Isaac lashing the Keys; an eyewall is building

By: Dr. Jeff Masters , 3:48 PM GMT on August 26, 2012

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Tropical Storm Isaac is steadily organizing as it lashes the Florida Keys with heavy rain and tropical storm-force winds. Sustained winds of 44 mph and 41 mph have been observed at Molasses Reef and Sombrero Key, respectively, this morning. Radar out of Key West shows an increase in spiral banding, and the beginnings of an eyewall. An Air Force Hurricane Hunter aircraft completed its first pass through the center of Isaac near 11:30 am EDT, and did not find the pressure had fallen, or that the peak winds had increased. Infrared and visible satellite loops show that Isaac is a large and increasingly well-organized storm. An analysis of upper level winds from the University of Wisconsin CIMSS shows that upper-level outflow is quite good and increasing to the north, but is lacking elsewhere. Moderate wind shear and dry air to the south are interfering with heavy thunderstorm development on Isaac's south side. Heavy rains from Isaac are lingering over Haiti and the Dominican Republic; flash floods in Haiti from Isaac's torrential rains killed at least four people.


Figure 1. Morning reflectivity image from the Radar out of Key West radar shows the northwest section of an eyewall beginning to form to the southeast of the city.

Latest model runs for Isaac
The latest set of 0Z and 06Z (8 pm and 2 am EDT) model runs have diverged significantly, and we can no longer be confident we know where Isaac will make landfall on the Gulf Coast. One camp of models, the UKMET and ECMWF, predict that a trough of low pressure moving across the Southeast U.S. will be strong enough to turn Isaac north to a landfall in the Florida Panhandle. The other set of models, the GFDL, GFS, and HWRF, predict the trough will bypass Isaac, and a ridge of high pressure will build in and force Isaac to a landfall over Louisiana. The official NHC forecast averages out these two extremes, calling for a landfall midway between the two solutions. Odds are, one of the two model solutions will turn out to be the correct one, and the NHC will be forced to make a substantial adjustment in their forecast track to the east or the west. Isaac has the potential to drop torrential rains capable of causing serious flooding and drought relief over the South. The latest 8-day precipitation forecast from the GFS model calls for 10 - 20 inches of rain over Southeast Louisiana, where it predicts Isaac will make landfall. The ECMWF model, however, these heavy rains will fall more over the Florida Panhandle, Alabama, and Georgia.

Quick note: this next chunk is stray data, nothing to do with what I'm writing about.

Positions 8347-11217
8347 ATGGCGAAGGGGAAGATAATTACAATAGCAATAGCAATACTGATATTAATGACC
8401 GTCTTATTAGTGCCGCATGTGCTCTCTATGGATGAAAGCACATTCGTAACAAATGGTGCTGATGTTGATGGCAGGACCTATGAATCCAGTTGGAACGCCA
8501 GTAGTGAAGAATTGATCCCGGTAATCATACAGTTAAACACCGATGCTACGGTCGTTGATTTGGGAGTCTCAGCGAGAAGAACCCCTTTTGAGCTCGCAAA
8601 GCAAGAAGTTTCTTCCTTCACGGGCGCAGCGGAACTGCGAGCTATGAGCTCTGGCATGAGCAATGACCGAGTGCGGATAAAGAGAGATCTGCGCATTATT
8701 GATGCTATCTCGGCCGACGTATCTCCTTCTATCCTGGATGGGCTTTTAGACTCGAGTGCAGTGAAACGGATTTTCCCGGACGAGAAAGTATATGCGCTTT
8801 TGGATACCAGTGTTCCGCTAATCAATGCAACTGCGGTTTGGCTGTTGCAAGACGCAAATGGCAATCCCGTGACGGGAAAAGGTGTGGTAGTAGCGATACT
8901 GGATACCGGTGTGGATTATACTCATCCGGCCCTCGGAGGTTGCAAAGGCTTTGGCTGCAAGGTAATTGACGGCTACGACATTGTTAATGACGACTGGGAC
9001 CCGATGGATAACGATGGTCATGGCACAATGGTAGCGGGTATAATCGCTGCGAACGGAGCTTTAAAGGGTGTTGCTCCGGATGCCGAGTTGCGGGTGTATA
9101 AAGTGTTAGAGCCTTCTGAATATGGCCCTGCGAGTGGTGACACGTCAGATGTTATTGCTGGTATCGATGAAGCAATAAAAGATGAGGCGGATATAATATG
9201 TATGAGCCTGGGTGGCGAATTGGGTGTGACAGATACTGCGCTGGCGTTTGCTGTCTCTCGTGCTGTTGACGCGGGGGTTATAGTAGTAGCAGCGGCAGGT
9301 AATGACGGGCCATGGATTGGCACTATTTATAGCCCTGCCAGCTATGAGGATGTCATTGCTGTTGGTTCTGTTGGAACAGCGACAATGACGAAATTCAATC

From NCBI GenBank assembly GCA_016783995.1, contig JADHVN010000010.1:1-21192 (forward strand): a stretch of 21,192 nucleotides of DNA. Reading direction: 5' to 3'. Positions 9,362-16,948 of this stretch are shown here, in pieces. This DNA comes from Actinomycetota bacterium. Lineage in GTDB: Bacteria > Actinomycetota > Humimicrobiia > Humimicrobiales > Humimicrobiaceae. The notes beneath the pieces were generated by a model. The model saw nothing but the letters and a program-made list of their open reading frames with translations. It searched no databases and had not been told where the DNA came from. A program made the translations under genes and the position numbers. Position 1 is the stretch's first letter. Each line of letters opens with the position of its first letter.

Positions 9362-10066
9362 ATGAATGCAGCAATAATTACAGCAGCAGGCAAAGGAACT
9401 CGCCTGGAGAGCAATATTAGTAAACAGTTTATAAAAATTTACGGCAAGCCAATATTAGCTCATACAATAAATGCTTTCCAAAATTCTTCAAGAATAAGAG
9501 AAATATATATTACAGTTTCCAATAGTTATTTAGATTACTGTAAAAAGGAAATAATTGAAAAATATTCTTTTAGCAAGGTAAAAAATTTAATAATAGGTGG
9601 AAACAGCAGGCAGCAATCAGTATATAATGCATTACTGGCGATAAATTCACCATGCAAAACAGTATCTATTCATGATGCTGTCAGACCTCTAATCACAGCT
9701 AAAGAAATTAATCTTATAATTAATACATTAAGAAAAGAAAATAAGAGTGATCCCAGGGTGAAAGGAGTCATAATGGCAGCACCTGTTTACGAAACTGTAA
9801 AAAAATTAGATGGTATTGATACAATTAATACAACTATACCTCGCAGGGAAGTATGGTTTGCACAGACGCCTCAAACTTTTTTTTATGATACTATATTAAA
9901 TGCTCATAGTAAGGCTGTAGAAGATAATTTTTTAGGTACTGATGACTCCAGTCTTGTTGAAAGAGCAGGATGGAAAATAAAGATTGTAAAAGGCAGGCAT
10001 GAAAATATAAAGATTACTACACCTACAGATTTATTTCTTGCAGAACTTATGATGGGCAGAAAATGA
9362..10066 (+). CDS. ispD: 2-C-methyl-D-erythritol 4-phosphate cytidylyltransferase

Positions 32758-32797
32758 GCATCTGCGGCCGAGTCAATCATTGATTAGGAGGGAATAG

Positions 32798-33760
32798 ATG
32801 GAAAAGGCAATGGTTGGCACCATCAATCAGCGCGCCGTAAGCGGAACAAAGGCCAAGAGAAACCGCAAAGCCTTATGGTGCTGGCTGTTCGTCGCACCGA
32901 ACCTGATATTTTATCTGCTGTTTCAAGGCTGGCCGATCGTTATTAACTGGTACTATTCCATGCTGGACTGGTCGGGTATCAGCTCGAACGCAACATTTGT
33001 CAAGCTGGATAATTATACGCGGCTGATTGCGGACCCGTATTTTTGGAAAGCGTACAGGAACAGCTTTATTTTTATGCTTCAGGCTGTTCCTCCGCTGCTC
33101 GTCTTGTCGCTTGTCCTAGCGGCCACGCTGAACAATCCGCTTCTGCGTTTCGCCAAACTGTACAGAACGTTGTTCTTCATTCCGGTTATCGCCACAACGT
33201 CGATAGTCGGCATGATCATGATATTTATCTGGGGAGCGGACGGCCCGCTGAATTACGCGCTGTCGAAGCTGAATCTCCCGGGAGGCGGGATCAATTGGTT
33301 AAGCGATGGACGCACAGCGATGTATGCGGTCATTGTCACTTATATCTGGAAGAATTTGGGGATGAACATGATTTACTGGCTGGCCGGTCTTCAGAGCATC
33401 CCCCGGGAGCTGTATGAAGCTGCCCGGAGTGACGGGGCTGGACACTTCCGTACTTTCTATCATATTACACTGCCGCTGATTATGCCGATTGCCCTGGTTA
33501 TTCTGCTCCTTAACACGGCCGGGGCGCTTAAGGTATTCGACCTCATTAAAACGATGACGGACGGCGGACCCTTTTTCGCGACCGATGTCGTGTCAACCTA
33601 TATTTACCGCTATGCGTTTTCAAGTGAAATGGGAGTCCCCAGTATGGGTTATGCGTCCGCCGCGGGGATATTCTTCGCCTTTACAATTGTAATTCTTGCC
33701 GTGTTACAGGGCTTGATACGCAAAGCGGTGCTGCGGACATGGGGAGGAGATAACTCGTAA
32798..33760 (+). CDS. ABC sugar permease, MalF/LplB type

Figure 2. A hurricane forecaster's dilemma: which set of models is correct? The latest set of 0Z and 06Z (8 pm and 2 am EDT) model runs have diverged significantly. Our two top models--the GFS and ECMWF--have 72-hour forecasts that are about 350 miles apart. The ECMWF forecast is not shown here, but lies just to the west of the UKMET forecast (white line.)

Intensity forecast for Isaac